4 For a fair performance displaying some D 7
command of the relevant material but
also some major weaknesses
02 For a performance meeting only the E 6
minimum requirements for acceptance
00 For a performance which does not Fx 5
meet the minimum requirements for 03
-3 For a performance which is unaccept- F 00
able in all respects
Financing and ownership
The education system is financed by the charged at private schools and there is meter system, a comprehensive financing
state or the municipalities. Some institu- user payment for a number of adult edu- system based on per capita grants (cash
tions are self-governing, while others are cation programmes. per student) to institutions. The grants are
owned by the state or the municipalities. calculated primarily on the recorded num-
The table below illustrates the sources Taximeter financing ber of students passing examinations. The
of funding and forms of ownership for The central government’s system of financ- taximeter rate varies according to subject
selected groups of institutions. In addi- ing education and training is almost field and level of education.
tion to public financing, tuition fees are exclusively based on the so-called taxi-
State institutions State-funded/supported, Institutions funded Tuition fee
self-governing institutions by the municipalities
The Folkeskole x No
Free elementary schools x1 Yes
Continuation schools x 2
Gymnasium x No
Commercial colleges x No
Technical colleges x No
Maritime schools x No
Schools of marine engineering x No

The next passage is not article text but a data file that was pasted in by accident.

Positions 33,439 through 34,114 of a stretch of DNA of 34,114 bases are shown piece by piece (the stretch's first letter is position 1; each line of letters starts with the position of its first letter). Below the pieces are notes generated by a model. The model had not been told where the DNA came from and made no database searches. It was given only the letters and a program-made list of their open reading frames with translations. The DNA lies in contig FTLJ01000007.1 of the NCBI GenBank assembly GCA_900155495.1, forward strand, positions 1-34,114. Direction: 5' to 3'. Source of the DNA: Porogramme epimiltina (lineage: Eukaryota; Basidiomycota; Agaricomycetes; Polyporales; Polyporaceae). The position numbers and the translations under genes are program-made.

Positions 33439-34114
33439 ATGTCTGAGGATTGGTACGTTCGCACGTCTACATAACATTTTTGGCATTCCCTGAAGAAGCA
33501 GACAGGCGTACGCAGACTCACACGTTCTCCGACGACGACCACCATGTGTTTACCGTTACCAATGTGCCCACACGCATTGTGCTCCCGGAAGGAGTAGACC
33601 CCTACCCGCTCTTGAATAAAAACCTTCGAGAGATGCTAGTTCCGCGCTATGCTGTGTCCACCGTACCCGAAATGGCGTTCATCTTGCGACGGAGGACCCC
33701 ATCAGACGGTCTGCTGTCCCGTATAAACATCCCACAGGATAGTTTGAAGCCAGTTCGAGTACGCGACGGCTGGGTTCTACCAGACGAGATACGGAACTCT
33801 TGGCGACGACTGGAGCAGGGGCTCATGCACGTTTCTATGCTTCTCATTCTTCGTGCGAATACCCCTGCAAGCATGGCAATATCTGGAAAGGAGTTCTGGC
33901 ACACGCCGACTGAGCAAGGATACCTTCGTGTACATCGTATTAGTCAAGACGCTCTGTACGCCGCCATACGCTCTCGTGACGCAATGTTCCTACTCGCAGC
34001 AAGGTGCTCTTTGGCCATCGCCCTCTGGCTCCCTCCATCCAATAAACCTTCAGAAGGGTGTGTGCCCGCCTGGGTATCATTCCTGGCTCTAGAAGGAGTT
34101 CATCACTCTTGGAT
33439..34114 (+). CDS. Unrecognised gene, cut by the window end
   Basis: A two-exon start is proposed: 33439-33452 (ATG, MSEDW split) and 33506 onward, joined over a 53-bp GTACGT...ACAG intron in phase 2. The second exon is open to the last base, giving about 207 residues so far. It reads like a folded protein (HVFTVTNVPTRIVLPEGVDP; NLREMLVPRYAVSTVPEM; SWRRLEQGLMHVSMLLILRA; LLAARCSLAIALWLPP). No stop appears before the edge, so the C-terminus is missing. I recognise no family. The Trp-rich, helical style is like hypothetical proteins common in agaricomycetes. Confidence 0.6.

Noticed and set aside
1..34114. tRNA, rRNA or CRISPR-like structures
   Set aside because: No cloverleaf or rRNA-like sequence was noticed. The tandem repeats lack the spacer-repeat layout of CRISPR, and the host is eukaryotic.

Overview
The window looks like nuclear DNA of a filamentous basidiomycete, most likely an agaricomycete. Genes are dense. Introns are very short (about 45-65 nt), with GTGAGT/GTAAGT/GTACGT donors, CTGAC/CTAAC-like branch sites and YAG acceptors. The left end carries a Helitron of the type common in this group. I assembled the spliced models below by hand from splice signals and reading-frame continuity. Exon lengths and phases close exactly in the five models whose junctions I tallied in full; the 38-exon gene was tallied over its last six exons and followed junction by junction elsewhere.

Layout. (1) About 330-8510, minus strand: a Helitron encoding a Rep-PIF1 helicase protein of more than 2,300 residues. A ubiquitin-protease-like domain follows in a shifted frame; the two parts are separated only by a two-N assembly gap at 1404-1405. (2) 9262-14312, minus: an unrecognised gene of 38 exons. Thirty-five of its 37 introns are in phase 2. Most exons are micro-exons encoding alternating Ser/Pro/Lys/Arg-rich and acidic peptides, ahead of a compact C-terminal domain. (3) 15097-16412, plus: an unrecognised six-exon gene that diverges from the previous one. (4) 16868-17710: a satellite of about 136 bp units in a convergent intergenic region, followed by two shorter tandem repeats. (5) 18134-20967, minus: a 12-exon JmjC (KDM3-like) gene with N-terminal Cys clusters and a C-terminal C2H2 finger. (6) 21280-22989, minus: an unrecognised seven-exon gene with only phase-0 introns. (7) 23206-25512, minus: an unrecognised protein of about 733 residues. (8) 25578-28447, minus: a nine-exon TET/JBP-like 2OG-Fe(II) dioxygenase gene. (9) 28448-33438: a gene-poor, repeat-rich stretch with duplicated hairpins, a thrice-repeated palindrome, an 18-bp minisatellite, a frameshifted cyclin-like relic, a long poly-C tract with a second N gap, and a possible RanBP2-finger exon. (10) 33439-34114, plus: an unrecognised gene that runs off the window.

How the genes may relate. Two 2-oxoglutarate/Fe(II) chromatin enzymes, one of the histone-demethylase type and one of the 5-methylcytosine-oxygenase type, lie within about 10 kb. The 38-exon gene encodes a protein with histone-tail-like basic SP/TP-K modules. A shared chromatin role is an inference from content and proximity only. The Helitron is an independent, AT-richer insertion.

SOSU colleges x No
Academies of professional higher education x No
Specialised colleges and university colleges x No
Universities x No
Schools of architecture x No
Academies of music x No
Adult education centres x Yes
Labour market training courses x Yes
Folk High Schools x Yes
Evening schools x Yes
Public contribution to free elementary schools: 85% of the State’s operational grant per pupil, excluding expenditures for pensions.
Continuation schools depend on a large degree of State funding. Pupils at continuation schools do have to pay a tuition fee but the amount varies – and is
subsidised by the State – depending on the parents’ income. Average annual tuition fee per pupil amounts to DKK 25,000 excluding state subsidies (2005).
Education grants and loan scheme
Through the State Educational Grant In combination with both types of grants, Foreign students are normally not entitled
and Loan Scheme (SU), the Danish state students can also make use of supplemen- to educational support, however there are
provides financial support to all Danes tary state loans. Around 50 per cent of all exceptions.
over the age of 18 enrolled in a youth or students make use of these loans.
higher education programme. There are The state also provides financial support
two main support programmes: Danish students can obtain support for for adults in adult education and continu-
• Pupils following a youth education studies abroad if the courses meet the ing training.
programmes same conditions for recognition as Danish
• Students enrolled in higher education courses and programmes. For more information, please see
Provision of high quality guidance services • 47 Youth Guidance Centres fessions, labour market conditions and
is important at all levels of the education (Ungdommens Uddannelsesvejledning) statistics. A national e-guidance centre
system. Starting with general career edu- focus on the transition from compulsory provides users with online guidance serv-
cation in form 1 of in the Folkeskole and to youth education. ice seven days a week. It is established in
delivering of guidance from form 7, pupils • 7 Regional Guidance Centres (Studievalg) relation to www.ug.dk
are gradually prepared for making their deal with the transition from youth edu-
first educational and vocational decisions. cation to higher education. For more information about career guid-
ance in the Danish education system, please